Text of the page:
Tuesday, February 06, 2007
He then emptied his rucksack and gave me 0.5 kg of prime mince meat., 0.5 kg of stewing steak, four chicken breasts in honey marinade, 2 slabs of pork spare ribs, 1 HK sauseage ring, and pack of rye bread, a loaf of barley bread, and a huge iced danish pastry.
He shook my hand and crunched it until the bones cracked. I laughed and laughed. He gave me the thumbs up sign and went into the pub which was called the Scottish Arms.
Unexpected generosity always bowls me over, since it is so contrary to what we expect. So what if everything was past its sell-by date... surely it is the thought that counts.
Now here is a thing I read about how to put your shoes on properly according to Jewish custom. So often we here it is the letter of the law that killeth, it is the spirit that gives live. According to the Code of Jewish law (the Shulchan Aruch), You are supposed to put your right shoe on before the left shoe, and then you have to tie the left shoelace before the right shoelace. And when taking them off it's the opposite: untie the right then the left, take off the left then the right.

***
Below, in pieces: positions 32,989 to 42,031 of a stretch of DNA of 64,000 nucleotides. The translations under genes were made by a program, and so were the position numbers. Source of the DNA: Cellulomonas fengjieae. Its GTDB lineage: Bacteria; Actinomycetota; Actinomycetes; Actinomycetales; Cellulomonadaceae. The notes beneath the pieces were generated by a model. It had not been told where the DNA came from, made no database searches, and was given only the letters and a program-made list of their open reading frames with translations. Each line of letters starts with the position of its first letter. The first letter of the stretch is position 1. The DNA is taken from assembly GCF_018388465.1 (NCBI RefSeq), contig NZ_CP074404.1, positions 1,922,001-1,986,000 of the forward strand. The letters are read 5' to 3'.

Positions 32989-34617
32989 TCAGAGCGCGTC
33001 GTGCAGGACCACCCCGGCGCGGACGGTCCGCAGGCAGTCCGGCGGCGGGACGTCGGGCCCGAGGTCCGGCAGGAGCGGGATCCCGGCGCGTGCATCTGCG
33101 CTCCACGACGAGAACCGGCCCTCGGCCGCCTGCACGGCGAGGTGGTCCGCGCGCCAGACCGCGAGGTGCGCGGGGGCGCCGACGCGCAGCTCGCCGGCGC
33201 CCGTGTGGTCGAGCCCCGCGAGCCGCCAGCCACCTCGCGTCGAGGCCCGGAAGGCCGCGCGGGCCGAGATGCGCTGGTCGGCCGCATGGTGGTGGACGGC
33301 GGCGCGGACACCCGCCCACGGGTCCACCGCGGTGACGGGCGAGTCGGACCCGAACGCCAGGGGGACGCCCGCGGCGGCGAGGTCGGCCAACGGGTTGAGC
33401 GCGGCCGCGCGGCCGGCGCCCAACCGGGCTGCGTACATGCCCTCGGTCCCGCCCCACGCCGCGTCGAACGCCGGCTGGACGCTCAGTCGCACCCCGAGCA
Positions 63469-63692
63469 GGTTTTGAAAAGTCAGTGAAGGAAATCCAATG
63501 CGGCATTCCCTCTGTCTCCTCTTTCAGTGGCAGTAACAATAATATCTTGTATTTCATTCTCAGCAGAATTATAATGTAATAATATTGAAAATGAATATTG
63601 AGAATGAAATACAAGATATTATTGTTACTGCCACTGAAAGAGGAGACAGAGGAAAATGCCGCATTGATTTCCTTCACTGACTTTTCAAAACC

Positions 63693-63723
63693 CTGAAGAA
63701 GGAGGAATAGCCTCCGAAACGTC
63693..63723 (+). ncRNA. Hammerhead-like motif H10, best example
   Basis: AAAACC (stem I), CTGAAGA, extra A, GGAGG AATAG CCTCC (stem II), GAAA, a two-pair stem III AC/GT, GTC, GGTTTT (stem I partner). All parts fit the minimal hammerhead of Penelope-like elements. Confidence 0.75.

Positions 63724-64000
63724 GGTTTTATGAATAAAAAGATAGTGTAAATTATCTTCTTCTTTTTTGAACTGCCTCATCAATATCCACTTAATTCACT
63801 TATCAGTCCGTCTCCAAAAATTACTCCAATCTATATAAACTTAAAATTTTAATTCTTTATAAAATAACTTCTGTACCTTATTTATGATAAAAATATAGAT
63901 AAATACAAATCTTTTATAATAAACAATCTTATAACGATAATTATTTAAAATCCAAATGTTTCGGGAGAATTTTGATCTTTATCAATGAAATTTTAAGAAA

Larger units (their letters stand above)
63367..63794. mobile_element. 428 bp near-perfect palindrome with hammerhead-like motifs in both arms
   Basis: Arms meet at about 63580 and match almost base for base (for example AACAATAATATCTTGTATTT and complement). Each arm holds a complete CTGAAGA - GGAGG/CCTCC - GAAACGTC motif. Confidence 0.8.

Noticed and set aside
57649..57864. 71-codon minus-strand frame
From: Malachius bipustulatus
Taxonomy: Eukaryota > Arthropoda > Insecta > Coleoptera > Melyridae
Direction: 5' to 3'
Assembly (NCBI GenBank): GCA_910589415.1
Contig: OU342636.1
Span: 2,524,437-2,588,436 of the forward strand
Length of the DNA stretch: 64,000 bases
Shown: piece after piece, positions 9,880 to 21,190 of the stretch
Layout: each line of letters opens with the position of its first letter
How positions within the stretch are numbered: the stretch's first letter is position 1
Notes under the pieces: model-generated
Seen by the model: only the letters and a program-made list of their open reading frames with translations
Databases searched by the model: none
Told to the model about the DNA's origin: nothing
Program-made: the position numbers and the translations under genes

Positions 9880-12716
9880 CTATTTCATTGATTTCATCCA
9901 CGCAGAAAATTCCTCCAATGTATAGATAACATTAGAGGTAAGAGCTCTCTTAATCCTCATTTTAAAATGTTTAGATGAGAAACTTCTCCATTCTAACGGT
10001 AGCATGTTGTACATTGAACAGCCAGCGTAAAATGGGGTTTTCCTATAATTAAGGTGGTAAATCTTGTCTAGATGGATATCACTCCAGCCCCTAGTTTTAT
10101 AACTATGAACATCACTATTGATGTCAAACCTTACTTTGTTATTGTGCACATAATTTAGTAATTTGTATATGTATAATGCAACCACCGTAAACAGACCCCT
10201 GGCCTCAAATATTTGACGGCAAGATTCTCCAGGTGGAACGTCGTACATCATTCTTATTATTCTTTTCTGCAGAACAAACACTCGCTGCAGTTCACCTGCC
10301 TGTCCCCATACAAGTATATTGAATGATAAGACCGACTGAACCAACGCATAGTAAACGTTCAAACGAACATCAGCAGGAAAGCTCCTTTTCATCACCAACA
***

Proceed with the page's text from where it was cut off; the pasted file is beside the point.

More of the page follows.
Why all the fuss you may ask?
In Kabbalah, the stronger side (the right for right-handed people, left for lefties) represents giving, and the weaker side symbolizes holding back and discipline. This is to teach us that our power of giving should be more dominant than our power of holding back. The ideal is to have a higher measure of kindness than discipline.
Right foot first: Generosity... Be generous today. Lace left foot next: Be disiplined
Imagine having to stop and think before putting on your shoes every day. Suddenly the most mundane routine becomes a meditation. Remember kindness and generosity is more powerful than strictness and discipline.
I never got a chance to look at "johtaja Tiura's" shoes. I suspect he might have been wearing slip-ons